library 004Have you ever taken your child to the library? Have you ever listened to the absorbed silence as little ones suddenly find themselves surrounded by hundreds of picture books to open and investigate and drool over?

It’s enthralling! Far better than bookshops; it’s less embarrassing when they drool!

We had a wonderful service when we home educating. We had a visiting library van trundling down our rural road every two weeks. Don’t know how it managed it, mounting the bank that the lane weaves over and turning round in a farm yard.

This fabulous service meant that we didn’t always have to make the twenty mile round trip for the children to enjoy the revelation of being among loads of books. And it was almost like a special delivery service for me as I could order my books online from the catalogue, books that probably wouldn’t be in our local library anyway, and have them brought out on the van. So both me and the children were in heaven.

Of course that disappeared with all the other cuts to public spending. And I’m not surprised – it was rather lavish. But it will be utterly tragic if our smaller libraries get closed. Or funding to get the library van out the remote villages is stopped.

Because however small we sometimes find these local libraries, they are a lifeline to worlds not otherwise available. Worlds that are seen through encounters with books and computers that some can only access through libraries.

The trouble is with the politicians who make the decisions about cuts is that they have little experience of what it’s like to be poor. Most come from a position of having everything they need to be able to go where they want and the money to pay for it. Most of the rest of us don’t. Many people will never know the world beyond their own lane end or city street. Except for the unrealistic junk on television and the gross idolisation of celebrity, often breeding envy and idleness and even the hopelessness of ever attaining those riches.

So libraries promote another culture. A culture of access and worldliness, knowledge and wordiness, for those without other means.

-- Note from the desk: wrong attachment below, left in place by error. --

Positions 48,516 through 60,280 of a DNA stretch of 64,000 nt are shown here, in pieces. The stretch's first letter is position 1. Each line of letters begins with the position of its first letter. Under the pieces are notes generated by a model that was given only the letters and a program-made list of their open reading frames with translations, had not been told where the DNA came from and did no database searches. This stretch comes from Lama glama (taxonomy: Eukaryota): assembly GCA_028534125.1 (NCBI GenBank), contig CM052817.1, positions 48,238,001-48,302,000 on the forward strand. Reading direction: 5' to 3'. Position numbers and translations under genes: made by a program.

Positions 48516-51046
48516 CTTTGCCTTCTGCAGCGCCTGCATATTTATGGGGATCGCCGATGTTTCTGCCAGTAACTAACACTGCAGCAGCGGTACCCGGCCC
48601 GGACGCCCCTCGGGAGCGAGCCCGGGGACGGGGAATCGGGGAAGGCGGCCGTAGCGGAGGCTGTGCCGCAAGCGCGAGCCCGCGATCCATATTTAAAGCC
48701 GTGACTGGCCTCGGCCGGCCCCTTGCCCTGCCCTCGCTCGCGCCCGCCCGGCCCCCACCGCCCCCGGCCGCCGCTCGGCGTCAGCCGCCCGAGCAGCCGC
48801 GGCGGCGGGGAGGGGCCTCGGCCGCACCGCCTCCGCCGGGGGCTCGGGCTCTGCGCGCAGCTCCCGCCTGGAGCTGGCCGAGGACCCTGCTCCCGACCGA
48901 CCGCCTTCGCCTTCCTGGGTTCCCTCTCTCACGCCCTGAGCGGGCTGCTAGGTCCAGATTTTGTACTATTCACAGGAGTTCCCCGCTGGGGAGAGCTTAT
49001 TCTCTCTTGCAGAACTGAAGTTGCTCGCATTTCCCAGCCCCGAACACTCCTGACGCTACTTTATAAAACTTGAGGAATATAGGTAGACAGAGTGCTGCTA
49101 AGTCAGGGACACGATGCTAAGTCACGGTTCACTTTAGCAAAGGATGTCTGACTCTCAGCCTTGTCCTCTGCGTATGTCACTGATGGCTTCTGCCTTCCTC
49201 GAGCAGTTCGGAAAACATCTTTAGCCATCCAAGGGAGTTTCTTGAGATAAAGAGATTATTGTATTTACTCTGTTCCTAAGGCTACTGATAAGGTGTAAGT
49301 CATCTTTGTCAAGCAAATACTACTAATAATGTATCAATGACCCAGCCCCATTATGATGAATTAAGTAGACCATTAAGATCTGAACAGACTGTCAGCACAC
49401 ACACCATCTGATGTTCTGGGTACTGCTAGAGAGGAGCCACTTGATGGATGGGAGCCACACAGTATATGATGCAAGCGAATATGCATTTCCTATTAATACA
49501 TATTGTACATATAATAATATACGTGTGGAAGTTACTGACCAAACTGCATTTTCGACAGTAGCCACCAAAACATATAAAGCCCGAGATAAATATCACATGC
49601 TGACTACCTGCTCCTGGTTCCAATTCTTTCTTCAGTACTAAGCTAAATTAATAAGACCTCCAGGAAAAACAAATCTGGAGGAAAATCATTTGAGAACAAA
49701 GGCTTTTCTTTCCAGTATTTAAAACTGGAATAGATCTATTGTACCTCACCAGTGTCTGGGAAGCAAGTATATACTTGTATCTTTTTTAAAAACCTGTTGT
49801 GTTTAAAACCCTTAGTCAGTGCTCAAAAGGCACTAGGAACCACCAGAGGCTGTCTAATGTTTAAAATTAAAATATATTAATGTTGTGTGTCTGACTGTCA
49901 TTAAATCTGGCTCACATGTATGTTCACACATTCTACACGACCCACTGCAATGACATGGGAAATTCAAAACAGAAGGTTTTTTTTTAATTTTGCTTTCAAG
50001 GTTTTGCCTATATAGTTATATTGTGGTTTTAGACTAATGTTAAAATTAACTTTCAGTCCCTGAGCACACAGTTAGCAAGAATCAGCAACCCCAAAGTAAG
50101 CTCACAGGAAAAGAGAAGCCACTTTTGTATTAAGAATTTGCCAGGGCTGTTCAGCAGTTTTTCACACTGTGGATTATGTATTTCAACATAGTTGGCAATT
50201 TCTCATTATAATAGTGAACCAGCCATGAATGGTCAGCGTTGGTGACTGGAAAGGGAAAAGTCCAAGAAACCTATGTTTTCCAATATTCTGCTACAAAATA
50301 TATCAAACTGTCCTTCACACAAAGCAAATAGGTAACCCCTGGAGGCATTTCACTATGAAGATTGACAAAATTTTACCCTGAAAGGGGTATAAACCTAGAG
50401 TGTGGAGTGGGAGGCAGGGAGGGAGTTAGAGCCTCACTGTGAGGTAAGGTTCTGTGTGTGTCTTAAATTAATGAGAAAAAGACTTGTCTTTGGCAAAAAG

For despite the middle classes all clustered together in their exclusive enclaves we have other clusters of cultural poverty where people may never get the flavour of aspiration that can change their lives.

Maybe it suits the politicians to keep us down that way, for it fuels their luxurious lifestyles. And closing down these small but vital public services is a way of also closing down those aspirations.

We mustn’t let them get away with it.

But I didn’t mean to get political. I just meant to say that it is an important part of our parenting to take our kids to libraries, to show them what a worth of both opportunity and immense pleasure there can be in books and stories and technological tales from a wider world than the one they inhabit. We need to fight for them.

For the most irreplaceable impact of regular library visits is that when children are surrounded by beautiful books they are inevitably inspired to read.

Catching up with what Home Educators already know…

Goodness gracious me! Are schools going to finally catch up with the thinking of home educators?

Here’s a report on the BBC website http://www.bbc.co.uk/news/education-26118581 making statements about children’s education and schooling which are amazingly similar to the beliefs of many home educating parents that; ‘there’s more to good education than exam results’.